You’ll see me tomorrow because I believe that I have only just started living life. Because I don’t have smile lines on my face, and because I want to. You’ll see me tomorrow because of friends who are stronger than me, because if they can do it, then why the hell can’t I? Because of warm showers and cold showers and sun showers, because dancing while the rain pours down my back and drips over my face and soaks into my skin while the neighbors watch and laugh because I am alive and glowing and thriving. Because when I come down two minutes before I need to leave for school, planning to skip breakfast for the third day in a row, my parents have one ready to go, still warm with the love they put into it, because they noticed I haven’t been eating as much. Because of long talks in the car with my sister because she trusts me enough to break down when her friends are abandoning her. You’ll see me tomorrow because of smooth chocolate and fresh baked sugar cookies still warm from the oven and raspberry ice cream melting in my hands on a hot summer day, because of those days in spring where it’s neither hot nor cold but just right with the sun shining and a slight breeze and the smell of blooming roses and new beginnings in the air. Because of new school supplies and blank pages and pens that glide across them. Because pencils have made me unafraid to make mistakes. Because I still enjoy climbing oak trees and biking at sunset when the world is pink and purple and periwinkle with cool shadows running over me as I fly down the tallest hill. Because of my best friend, because she’s stuck with me and I don’t deserve her, because she knows the “me” now and will know the “me” in ten years. Because of new friends and finding that one person that I can just talk to for ages because they care about what I have to say. Because a smile can make someone’s day, because secrets can thrill me and books can change me. You’ll see me tomorrow because learning is growing, because when I’ve lost myself, there are people there to help me find it all again. You’ll see me tomorrow, because I am strong today.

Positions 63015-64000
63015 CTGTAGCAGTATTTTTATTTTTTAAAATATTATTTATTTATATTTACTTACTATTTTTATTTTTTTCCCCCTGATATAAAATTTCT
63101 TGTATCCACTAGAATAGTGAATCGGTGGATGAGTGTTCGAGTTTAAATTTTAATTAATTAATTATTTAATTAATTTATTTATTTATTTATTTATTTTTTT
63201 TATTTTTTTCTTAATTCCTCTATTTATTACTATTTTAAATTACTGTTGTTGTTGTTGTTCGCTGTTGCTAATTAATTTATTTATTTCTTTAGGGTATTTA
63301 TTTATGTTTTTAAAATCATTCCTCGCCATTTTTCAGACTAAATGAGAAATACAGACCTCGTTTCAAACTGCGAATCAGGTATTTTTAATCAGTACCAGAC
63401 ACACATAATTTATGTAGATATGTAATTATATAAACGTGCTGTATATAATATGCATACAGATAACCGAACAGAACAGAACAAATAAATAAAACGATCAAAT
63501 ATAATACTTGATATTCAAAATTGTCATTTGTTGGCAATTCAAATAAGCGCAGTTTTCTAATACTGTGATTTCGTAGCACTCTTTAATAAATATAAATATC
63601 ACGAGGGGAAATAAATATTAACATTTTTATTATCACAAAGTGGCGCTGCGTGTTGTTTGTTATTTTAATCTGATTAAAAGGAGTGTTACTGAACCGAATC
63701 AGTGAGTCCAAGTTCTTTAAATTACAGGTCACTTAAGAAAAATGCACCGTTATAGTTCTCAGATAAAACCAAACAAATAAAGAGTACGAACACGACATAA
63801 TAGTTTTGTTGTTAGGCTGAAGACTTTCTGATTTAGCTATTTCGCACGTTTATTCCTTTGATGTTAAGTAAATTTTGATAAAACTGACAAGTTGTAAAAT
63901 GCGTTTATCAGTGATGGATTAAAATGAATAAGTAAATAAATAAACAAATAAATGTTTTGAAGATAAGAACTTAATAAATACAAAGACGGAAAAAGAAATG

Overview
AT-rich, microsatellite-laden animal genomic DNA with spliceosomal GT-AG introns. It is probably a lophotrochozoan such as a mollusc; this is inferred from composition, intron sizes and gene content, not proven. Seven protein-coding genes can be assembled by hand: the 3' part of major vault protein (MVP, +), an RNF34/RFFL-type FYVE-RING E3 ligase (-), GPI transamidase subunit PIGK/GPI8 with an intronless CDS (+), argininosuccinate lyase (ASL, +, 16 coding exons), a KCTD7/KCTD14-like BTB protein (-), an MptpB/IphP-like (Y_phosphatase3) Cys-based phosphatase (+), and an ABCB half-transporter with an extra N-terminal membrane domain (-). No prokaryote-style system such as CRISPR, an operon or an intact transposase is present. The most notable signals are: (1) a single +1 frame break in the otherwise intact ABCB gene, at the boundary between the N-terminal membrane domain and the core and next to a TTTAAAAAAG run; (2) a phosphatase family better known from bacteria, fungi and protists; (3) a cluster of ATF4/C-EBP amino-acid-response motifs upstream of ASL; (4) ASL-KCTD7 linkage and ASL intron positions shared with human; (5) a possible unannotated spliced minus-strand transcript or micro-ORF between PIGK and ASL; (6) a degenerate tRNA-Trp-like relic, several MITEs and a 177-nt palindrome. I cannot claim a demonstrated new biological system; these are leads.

I made copies for the next meeting, and asked everyone to highlight the lines they had contributed so we could all read it together with single voices for their own lines. For solidarity, someone asked if they could read the first and last lines in unison as a promise, so that’s what we did.